Wednesday July 20, 2022


The global extinction crisis underway may be more intense than previously thought as humans continue to tear up land, overuse certain resources and heat up the planet, new research led by the University of Minnesota indicates.

Nearly one in three species of all kinds — 30% — face global extinction or have been driven to extinction since the year 1500, according to the new survey published in the journal “Frontiers in Ecology and the Environment.”

That’s significantly higher than prevailing global estimates and the findings surprised lead author Forest Isbell associate professor in the university’s Department of Ecology, Evolution & Behavior. He said one of the reasons is that it takes more insects and other lesser-studied species groups into account.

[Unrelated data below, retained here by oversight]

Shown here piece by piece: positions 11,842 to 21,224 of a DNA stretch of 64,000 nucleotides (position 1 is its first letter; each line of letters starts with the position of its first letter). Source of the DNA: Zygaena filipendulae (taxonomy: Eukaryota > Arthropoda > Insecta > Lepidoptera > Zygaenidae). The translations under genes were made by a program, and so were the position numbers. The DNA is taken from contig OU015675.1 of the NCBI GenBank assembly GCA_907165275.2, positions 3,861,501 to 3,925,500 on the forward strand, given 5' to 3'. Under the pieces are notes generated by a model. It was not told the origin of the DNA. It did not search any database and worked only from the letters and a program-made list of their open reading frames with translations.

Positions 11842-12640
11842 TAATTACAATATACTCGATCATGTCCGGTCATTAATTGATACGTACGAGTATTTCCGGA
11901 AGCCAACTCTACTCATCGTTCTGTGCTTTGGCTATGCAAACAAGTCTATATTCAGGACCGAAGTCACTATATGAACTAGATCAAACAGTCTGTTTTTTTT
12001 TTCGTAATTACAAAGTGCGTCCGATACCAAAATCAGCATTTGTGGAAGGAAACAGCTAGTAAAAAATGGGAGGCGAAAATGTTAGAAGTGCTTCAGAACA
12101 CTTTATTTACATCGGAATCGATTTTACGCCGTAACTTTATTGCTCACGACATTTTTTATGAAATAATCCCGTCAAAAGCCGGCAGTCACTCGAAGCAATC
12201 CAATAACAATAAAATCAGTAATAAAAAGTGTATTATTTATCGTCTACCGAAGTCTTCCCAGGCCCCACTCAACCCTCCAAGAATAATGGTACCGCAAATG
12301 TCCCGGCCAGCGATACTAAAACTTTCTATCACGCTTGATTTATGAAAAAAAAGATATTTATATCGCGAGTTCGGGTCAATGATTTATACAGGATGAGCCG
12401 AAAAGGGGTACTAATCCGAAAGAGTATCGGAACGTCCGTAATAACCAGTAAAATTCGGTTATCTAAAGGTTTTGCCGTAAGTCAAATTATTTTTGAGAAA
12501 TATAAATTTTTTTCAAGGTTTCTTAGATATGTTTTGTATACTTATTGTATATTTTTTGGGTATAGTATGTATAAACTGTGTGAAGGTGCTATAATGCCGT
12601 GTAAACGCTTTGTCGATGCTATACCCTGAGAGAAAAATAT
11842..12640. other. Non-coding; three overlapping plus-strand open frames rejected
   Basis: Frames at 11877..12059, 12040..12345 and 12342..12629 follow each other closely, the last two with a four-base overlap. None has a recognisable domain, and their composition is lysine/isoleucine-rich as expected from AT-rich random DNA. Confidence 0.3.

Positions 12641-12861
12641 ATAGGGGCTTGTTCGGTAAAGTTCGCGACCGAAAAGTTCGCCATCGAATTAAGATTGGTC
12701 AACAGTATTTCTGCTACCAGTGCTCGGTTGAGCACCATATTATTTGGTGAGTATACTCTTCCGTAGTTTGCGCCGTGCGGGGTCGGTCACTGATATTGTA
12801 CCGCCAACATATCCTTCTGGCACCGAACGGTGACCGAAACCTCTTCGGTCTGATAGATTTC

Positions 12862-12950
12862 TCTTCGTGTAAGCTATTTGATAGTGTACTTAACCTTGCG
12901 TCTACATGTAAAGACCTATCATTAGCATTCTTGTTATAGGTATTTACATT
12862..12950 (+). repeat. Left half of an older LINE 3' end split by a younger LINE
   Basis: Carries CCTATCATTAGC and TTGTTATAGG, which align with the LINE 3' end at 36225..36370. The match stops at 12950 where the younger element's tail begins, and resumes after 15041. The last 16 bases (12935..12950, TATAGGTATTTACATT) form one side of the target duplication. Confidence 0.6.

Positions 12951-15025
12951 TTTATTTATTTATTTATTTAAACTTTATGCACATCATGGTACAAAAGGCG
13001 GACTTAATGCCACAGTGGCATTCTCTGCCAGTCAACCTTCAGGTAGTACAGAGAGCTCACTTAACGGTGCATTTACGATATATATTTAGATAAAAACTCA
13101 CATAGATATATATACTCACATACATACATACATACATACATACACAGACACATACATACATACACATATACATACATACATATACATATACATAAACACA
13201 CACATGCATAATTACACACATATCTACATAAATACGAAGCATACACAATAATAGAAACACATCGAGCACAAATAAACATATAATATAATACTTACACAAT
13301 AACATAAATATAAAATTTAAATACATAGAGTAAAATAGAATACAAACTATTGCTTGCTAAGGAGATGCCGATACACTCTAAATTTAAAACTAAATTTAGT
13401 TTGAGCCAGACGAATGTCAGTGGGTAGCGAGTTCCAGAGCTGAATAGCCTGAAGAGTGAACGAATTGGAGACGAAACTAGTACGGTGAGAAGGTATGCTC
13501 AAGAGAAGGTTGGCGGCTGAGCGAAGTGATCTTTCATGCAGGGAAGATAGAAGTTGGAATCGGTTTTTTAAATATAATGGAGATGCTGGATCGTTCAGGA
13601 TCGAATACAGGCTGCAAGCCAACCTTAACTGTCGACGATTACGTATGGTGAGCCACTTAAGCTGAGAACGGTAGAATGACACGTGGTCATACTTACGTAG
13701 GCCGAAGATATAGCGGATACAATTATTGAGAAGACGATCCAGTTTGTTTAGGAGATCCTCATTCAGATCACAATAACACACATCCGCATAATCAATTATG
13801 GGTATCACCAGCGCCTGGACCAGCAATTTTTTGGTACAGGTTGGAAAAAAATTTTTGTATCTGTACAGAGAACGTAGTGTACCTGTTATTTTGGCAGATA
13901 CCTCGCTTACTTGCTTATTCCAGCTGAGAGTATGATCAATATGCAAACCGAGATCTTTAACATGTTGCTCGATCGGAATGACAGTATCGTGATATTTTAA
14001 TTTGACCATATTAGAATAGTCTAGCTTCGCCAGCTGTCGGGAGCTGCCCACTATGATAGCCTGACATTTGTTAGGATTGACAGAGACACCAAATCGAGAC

“I honestly figured it was much lower,” Isbell said. “I would have estimated it was 20%.”

Prevailing global estimates have ranged from 12.5% across all species groups to 25% of the well-studied ones, such as animals and plants, he said.

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